Talk

Advanced search

How are so many people still spending as normal?

(440 Posts)
nc1962 Fri 30-Oct-20 15:38:28

I'm so confused by what I'm hearing compared to how people seem to be living their lives.

On the one hand, it's everywhere about job losses, redundancies, people not being able to pay mortgages. But on the other - a lot of people I know/vague acquaintances are going on holiday at every opportunity, buying a lot of stuff and spending a lot of money on house renovations.

Our household has been hit badly by all of this, with a massive drop in income.

Of course it's different for everyone and up to people how they spend, but I'm so uncertain what to think. Are there really so many households (normal as opposed to very rich) who have been able to carry on as normal? I thought we were very typical in terms of having taken a big hit, but now I don't know what to think and whether this is a short term or long term thing.

I wanted to ask what others are finding to be the case - are a lot of people you know carrying on as normal, or has there been a big financial impact?

OP’s posts: |
Redolent Fri 30-Oct-20 15:40:26

My DH has taken a 10% pay cut at work (as has everyone else in the company) but we have saved more than that over the last 8 months - travel fares, spending on outdoor activities, meals out, coffees etc

Unescorted Fri 30-Oct-20 15:41:50

There are 2 camps - those who are still working (from home or in a COVID secure office) and those who have been put on furlough/ reduced hours or lost their jobs.

For the first there is no reason why they couldn't spend as normal.

peachypetite Fri 30-Oct-20 15:42:34

People who are still working are saving a fortune in commuting, buying lunch, coffees etc!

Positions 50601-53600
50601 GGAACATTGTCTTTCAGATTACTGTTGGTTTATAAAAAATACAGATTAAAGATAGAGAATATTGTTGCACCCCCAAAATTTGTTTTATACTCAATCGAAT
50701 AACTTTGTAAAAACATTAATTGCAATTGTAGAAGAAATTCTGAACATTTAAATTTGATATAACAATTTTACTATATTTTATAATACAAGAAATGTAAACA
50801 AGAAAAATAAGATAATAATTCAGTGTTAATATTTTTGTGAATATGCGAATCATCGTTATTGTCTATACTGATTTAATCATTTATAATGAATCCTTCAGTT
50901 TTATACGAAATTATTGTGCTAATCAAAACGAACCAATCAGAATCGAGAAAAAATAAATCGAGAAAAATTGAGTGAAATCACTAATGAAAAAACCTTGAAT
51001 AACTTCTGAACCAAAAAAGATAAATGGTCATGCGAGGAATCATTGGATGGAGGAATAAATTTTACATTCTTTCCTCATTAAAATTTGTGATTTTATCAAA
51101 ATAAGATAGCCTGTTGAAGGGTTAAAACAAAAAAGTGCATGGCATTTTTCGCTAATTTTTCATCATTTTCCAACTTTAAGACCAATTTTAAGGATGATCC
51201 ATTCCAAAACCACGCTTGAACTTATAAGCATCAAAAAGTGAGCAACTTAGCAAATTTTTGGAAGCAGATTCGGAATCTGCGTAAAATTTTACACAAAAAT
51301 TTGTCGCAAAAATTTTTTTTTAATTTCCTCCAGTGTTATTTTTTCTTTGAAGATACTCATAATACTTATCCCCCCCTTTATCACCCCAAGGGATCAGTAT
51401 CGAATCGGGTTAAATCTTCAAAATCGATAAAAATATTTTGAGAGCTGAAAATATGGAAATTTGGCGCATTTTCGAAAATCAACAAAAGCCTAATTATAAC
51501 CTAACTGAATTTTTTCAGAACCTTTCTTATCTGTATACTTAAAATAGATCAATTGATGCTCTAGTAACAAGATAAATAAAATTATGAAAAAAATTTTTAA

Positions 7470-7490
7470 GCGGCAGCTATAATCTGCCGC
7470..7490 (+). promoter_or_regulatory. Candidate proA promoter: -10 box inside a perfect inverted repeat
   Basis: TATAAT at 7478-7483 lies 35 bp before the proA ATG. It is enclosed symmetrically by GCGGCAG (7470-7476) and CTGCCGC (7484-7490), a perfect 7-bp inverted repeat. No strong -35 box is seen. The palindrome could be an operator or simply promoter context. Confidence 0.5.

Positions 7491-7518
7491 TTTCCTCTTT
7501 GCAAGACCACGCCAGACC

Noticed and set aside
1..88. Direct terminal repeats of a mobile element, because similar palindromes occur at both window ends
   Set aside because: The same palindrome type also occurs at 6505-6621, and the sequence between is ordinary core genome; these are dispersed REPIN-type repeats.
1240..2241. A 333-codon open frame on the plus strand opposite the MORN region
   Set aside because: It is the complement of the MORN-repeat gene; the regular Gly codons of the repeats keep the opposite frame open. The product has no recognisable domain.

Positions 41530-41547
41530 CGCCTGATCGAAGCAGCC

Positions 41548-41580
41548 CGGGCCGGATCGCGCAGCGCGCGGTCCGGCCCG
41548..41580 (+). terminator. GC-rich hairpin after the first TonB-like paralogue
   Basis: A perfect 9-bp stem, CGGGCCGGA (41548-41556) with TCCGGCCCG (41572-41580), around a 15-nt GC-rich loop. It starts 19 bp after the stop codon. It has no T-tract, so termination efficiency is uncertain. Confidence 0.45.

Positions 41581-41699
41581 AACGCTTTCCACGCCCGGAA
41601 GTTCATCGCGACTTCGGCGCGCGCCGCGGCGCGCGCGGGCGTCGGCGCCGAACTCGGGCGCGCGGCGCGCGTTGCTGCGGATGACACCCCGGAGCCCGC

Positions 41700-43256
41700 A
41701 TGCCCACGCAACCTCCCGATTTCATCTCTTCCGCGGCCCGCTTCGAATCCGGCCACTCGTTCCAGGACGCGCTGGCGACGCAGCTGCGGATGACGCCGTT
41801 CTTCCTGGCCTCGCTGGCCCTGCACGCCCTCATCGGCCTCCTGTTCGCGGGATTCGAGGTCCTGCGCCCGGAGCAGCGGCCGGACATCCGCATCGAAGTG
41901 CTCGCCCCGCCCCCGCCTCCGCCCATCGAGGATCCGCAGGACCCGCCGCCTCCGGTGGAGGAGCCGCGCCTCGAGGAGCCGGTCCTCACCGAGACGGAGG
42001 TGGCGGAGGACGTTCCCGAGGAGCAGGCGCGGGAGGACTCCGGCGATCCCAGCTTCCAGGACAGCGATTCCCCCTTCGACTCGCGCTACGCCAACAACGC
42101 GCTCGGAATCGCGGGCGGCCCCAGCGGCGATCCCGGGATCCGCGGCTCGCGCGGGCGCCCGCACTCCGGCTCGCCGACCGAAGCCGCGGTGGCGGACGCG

middleager Fri 30-Oct-20 15:42:38

It depends what you class as normal. What you're used to.

Our income remains unchanged, but we both earn the average UK salary, rarely holiday abroad, go on one uk holiday a year, old cars, no Sky TV or fancy phone contracts.

middleager Fri 30-Oct-20 15:43:42

Oh and we never bought lunch or coffees in the 1st place. Too bloody expensive!

CraftyGin Fri 30-Oct-20 15:44:14

We have saved a lot of money by not commuting for many months and not going on holiday.

StanfordPines Fri 30-Oct-20 15:45:12

I saved loads during lockdown. No meals out, coffee etc.
Lots of people I know are saving on the cost of commuting.

WearyandBleary Fri 30-Oct-20 15:47:30

Saved loads due to not eating out, no weekends away, no theatres, no petrol (for commute). We are finding we have about 1k a month more. It’s shocking really if you multiply that up by the whole economy, you can see why it’s ground to a halt.

Bobbybobbins Fri 30-Oct-20 15:47:55

We haven't lost any income but haven't saved any either - both keyworkers so still going out to work pretty much as normal. I'm counting is very lucky financially.

QueenPaws Fri 30-Oct-20 15:48:35

Normal for me. Work is busy and I am WFH FT

CeeJay81 Fri 30-Oct-20 15:49:30

Our income hasn't changed as I'm working as normal going into to work. We are low income but manage fine cause we have low expenses and due to not going anywhere have been able to save a bit of money. We were only going to Haven this year but that and various day trips still add up.
I feel for people who have lost a big chunk of their income and feel fortunate there.

nc1962 Fri 30-Oct-20 15:50:46

I think for us, maybe it's a bit different as we were mainly WFH anyway, so the saving on travel to work or food when out isn't applicable.

We're very worried so trying to keep spending as low as possible, but I felt a bit thrown by so many people going on holiday, new cars appearing, expensive clothing purchases and wondered why people don't seem as worried as us! Obviously, security totally depends on what your job is, but I'm afraid to spend in case tougher time are ahead.

OP’s posts: |
Monkeybunkey Fri 30-Oct-20 15:50:48

I've been lucky in that my job can be done remotely so I've worked from home and earned as normal this year. I saved a lot of money during lockdown when pubs and restaurants were shut and I reckon I've saved at least £100 per month in fuel costs. I haven't been on holiday though, I've had a couple of weeks off and spent them doing DIY to spruce up the house and garden, given I'm spending so much time here!